Religion for a Secular Age provides a transnational history of modern Vedānta through a comparative study of two of its most important exponents, Friedrich Max Muller (1823–1900) and Swami Vivekananda (1863–1902). This book explains why Vedānta's appeal spanned the ostensibly very different contexts of colonial India and Victorian Britain and America, and how this ancient form of thought was translated by Muller and Vivekananda into a modern form of philosophy or religion. These religiously-committed men attempted to reconcile religion with modernity by appealing to Advaita (literally, 'non-dualistic') Vedānta's monistic interpretation of reality. The 'scientific' study of religion allegedly demonstrated the evolutionary superiority of Vedānta and the possibility of religion's survival in 'the light of modern science'. They believed Vedānta could also provide the religious basis for moral engagement in this world, even as the hold of orthodox Christianity and traditional Hinduism appeared to be weakening. Vedānta thus served as a way of articulating a form of religion suitable for a secular age – religion which has embraced modern forms of thought while breaking away from creeds, scriptures and institutions to thrive in the spheres of public debate of London, Calcutta and New York.
Table of Contents
Preface; Introduction; Foundations; The Science of Religion and Religion as Science; Vedānta in Defence of religion; Vedānta and the Religious Foundation of Ethics; Ramakrishna, Vedānta and the Essence of Hinduism; Conclusion; Bibliography; Index.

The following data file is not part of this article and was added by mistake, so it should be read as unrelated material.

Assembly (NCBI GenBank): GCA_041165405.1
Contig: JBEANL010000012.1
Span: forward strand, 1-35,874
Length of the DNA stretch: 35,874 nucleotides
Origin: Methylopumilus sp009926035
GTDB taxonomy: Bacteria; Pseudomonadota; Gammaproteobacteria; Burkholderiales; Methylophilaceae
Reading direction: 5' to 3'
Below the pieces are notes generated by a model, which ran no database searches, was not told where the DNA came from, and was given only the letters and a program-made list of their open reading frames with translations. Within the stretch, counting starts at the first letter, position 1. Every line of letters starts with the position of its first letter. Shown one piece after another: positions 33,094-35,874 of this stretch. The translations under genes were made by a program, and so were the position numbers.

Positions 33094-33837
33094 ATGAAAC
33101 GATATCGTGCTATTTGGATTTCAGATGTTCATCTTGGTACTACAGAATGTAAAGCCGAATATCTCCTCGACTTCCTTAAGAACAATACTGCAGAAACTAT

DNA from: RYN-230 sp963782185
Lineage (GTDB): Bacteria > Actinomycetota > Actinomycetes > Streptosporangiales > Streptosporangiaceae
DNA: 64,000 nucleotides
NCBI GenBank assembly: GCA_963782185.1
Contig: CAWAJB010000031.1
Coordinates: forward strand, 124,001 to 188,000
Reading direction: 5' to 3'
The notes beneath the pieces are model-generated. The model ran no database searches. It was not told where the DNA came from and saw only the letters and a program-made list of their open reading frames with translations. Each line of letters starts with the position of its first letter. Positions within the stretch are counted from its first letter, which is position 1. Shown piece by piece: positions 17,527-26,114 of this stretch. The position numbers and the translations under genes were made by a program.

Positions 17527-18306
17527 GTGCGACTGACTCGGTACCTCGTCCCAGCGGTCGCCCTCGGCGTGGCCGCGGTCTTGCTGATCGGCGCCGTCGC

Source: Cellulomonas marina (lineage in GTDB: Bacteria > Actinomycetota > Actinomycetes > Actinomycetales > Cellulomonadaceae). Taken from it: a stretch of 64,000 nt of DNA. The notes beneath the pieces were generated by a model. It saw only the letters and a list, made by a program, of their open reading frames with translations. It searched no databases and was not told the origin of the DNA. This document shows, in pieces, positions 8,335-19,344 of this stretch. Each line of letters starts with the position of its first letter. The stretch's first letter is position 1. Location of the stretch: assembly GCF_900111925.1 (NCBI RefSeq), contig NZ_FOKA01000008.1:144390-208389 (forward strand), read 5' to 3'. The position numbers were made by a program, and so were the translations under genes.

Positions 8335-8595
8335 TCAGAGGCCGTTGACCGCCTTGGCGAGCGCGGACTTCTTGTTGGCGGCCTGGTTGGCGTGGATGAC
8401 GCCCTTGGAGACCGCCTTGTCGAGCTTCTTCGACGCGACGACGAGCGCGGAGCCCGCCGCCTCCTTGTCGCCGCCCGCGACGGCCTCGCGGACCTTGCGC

Thomas J. Green was awarded a PhD from the University of Cambridge for his doctoral research on Swami Vivekananda and Max Muller. He has also conducted research on the New Dispensation movement in nineteenth-century Calcutta.
’This is a fascinating book that illuminates how Friedrich Max MÃ¼ller and Swami Vivekananda, two extraordinary intellectuals of the late nineteenth century, have interacted to shape both Western and Indian understandings of religion. Thomas Green’s close reading of their exchanges and further writings is a major contribution to the intellectual history of the imperial encounter. This is necessary and enjoyable reading for anyone interested in Hinduism and Christianity, as well as religion more generally.’ Peter van der Veer, Director, Max Planck Institute for the Study of Religious and Ethnic Diversity, Germany 'This is an engaging and well-written book that places Max MÃ¼ller and Vivekananda in a world of shared concern about religion and science at the close of the nineteenth century. This is an important contribution to our understanding of religion and the rise of secularism.' Gavin Flood, Oxford University, UK